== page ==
Another limitation of beamforming is its inability to handle echoes effectively or situations where the noise and desired speech come from the same direction. Further, some solutions, such as Fluence by Qualcomm, are limited by the number of microphones they can support; in their case, up to three.
Kardome Spatial Hearing
Software for AR Glasses
With these challenges in mind, Kardome developed a unique spot-forming technology using a 3D neural network-based model that leverages reverberation to separate sound (speech) from different locations.
Kardome’s Spatial Hearing software is a holistic voice stack based on our patented spotformer. It equips AR glasses and other devices with superior noise reduction compared to beamforming-based solutions, provides source separation and audio zooming capabilities, improves voice recognition accuracy, facilitates wake-up word capabilities, and enables highly accurate biometric identification, all done directly on the glasses’ processor, with no connectivity required. These features unlock AR glasses’ potential for enhanced voice-user experience and functionality.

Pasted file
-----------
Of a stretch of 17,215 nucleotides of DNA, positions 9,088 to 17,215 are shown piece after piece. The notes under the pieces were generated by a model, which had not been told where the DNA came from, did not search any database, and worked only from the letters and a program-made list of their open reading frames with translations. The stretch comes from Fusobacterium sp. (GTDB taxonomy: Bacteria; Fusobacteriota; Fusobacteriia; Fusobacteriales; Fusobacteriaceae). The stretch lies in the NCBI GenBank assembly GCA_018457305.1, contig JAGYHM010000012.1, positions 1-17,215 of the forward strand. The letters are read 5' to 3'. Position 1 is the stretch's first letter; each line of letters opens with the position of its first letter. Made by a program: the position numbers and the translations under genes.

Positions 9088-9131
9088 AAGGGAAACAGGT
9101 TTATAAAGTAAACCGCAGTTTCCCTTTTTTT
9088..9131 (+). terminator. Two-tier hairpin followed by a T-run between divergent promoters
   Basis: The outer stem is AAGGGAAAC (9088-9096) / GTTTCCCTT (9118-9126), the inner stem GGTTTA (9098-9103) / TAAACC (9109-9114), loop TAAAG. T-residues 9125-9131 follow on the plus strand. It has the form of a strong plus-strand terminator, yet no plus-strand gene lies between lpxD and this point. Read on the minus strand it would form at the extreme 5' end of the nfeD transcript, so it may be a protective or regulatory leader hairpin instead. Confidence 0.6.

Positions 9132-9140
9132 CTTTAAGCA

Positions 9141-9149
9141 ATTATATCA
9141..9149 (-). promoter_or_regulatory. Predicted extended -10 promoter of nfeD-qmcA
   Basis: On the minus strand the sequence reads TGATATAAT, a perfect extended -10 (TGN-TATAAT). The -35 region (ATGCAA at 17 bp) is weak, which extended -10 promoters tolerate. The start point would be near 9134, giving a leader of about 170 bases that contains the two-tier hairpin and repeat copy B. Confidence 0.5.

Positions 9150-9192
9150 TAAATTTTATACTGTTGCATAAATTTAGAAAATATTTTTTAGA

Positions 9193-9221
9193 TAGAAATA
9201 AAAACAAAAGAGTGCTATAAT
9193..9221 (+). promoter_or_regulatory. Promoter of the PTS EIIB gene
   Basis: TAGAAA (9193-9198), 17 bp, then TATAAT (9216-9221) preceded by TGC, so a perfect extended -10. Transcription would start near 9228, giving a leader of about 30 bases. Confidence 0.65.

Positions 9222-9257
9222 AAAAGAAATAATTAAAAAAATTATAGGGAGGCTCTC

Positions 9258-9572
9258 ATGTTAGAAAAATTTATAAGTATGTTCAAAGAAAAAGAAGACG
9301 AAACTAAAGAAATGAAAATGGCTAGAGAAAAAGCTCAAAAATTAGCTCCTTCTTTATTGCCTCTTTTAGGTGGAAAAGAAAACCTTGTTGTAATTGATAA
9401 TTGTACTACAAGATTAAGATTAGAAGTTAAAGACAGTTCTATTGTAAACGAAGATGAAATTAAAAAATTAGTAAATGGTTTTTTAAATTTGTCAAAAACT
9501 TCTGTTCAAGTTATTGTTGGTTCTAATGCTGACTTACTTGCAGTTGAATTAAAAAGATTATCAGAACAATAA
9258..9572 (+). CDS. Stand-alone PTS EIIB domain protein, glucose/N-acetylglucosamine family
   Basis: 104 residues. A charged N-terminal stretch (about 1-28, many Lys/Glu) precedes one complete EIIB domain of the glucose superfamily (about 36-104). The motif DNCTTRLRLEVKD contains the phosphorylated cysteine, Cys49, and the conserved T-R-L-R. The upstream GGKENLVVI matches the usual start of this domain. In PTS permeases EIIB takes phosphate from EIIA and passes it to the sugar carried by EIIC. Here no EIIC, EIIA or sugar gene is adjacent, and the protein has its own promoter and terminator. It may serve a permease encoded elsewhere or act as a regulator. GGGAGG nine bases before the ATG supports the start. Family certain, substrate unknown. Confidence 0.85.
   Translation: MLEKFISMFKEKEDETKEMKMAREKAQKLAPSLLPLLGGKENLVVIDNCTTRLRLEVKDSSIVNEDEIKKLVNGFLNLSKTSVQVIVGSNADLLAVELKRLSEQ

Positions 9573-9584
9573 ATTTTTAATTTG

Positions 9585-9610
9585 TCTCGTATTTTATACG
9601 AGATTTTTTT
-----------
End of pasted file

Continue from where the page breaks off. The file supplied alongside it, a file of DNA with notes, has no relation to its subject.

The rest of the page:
Voice AI— Breaking Away
Kardome’s AI-based approach improves speech recognition performance in always-changing, noisy, and reverberant environments. Kardome’s Voice AI does this by constantly analyzing and adapting to the acoustic profile of all environmental noise sources, referred to as “ spotforming.”
One can think of spotforming as creating a virtual bubble around the desired sound source or sources. Kardome’s Spatial Hearing software captures sounds from direct and multiple paths, thus being able to audio focus on the preferred source's location in space.
Consequently, the output signal-to-noise ratio (SNR) increases significantly. Kardome dramatically improves performance and attenuates interfering signals by up to ~35 𝑑𝐵 without adding noticeable distortions.